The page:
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Alberta Adams - Detroit Is My Home

Eastlawn Records

Run Time: 52:14

Alberta Adams has been kicking the jump blues around the Motor City for more than 60 years now. She cut her teeth down on Detroit's Hastings Street with the likes of John Lee Hooker and Bobby Bland in the 40s and 50s. She's toured with the jump blues kings of Louis Jordan, Eddie "Cleanhead" Vinson, and the swing of T-Bone Walker. This dancer turned singer declares loudly at 91 years old that she is Detroit's Queen of the Blues with a little help from some friends of course.

If you are looking for contemporary blues guitar screaming and crying deep into the night, then don't look here. Alberta Adams serves up heaps of the old style traditional urban blues that paved the way for rock n roll in the 50s. From barrelhouse swingers to deeply moving jazzy blues, Adams has a world weary voice that fades in and out. The arrangements and the band of friends that surround these recordings that have been compiled over 2 years time is some of the best old school blues players around the Detroit area. Enlisting keyboard players that checker this disc with some of the finest 88's work of the year, Ann Rabson Mark Lincoln "Mr. B." Braun, and Al Hill show the world how its done. James O'Donnell sounds like he's right out of a Harlem or Detroit club of the 40s with his muted trumpet work on "I'm Worried." Adams also turns in one of her best vocal performances on the same track.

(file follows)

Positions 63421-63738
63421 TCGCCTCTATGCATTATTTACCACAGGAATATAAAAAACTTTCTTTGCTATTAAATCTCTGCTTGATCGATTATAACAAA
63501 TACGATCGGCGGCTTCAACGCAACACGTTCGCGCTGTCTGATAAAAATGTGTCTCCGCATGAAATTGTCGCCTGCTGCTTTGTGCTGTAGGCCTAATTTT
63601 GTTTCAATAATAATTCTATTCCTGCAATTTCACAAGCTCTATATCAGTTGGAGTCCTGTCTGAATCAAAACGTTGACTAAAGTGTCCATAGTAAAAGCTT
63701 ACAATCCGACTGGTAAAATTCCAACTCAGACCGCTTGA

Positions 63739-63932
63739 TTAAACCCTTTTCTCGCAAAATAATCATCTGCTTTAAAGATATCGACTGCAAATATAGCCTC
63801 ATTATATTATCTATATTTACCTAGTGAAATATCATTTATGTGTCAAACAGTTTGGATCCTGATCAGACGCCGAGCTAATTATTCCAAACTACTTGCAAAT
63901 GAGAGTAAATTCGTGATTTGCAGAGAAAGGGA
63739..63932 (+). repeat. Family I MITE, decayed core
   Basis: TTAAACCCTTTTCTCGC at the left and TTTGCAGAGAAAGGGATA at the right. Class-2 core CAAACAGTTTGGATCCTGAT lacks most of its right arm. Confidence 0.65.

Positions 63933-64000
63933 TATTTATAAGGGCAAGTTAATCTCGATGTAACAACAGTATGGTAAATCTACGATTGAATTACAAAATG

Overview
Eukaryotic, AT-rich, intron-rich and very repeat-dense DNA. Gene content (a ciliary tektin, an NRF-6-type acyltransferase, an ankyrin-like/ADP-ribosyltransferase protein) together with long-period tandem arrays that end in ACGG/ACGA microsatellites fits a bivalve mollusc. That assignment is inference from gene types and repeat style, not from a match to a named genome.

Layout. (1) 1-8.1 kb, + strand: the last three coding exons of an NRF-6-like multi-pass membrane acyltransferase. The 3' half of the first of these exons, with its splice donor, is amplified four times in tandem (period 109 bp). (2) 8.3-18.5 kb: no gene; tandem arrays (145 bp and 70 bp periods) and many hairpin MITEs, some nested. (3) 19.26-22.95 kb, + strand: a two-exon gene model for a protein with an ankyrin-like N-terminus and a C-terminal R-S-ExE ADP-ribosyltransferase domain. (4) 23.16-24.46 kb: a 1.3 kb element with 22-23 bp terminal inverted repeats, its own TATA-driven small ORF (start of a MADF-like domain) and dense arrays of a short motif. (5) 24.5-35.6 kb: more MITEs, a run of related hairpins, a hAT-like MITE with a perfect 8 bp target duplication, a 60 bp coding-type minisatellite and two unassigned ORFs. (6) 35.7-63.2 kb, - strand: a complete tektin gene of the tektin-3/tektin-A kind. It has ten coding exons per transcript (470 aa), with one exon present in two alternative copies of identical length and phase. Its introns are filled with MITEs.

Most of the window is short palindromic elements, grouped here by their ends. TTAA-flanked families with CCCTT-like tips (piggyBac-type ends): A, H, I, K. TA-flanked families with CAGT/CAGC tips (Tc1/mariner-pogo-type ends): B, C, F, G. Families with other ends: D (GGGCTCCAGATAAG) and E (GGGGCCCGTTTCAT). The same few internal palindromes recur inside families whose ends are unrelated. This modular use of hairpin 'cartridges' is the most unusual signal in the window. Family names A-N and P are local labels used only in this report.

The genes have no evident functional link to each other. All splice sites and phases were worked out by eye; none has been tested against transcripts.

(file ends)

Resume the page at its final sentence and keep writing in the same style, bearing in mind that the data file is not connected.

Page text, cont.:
The title track, which was written especially for Alberta is belted out as hard as she can. The band is sharp. Adams' voice is weary but the track still swings. "Doctor Blues" has got a rhumba swing complimented by a beautiful horn arrangement, jazzy guitar licks from Paul Carey, and colored underneath by the piano of Ann Rabson who also wrote the song. This seems to be the tail of the tape for most of the album until CeeCee Collins and Thornetta Davis step up to the mic to help one of their influences. These two ladies add some wonderful background and lead vocals along with this icon from their hometown. Trying not to steal the show (but she does) on the oft-covered Magic Sam tune "Just A Little Bit," Cee Collins belts out this old school tune with some great zest and the backing band is just ruckus! The song is the lone live cut and is a hidden track, tacked to the end of "Hopin' It Will Be Alright."

Adams is at her best and most evocative in her lower registers. See songs like "I'm Worried" and "Always Home" and you'll find two of the most vocally successful songs on the disc for a woman who's lived 91 years. Her voice falters on parts that normally would be belted out by the strongest singer. However, the sass is still there underneath it all. I hope I can still talk at 91, let alone sing. You know the album is completely hers and you stand at attention and recognize when she sings it. Alot of the success of this album really does hinge on the backing band and the co-lead vocal songs (check out the New Orleans flavored "Struttin' My Stuff"). With a host of players too numerous to mention, these guys and ladies are really the cream of the crop when it comes to producing these old school blues & early-sounding R&B tunes. Adams may definitely be the Queen of Detroit's Blues but she's definitely got her a great bunch of subjects to help her continue that reign.

Review By Ben "the Harpman" Cox. Visit his website Juke Joint Soul

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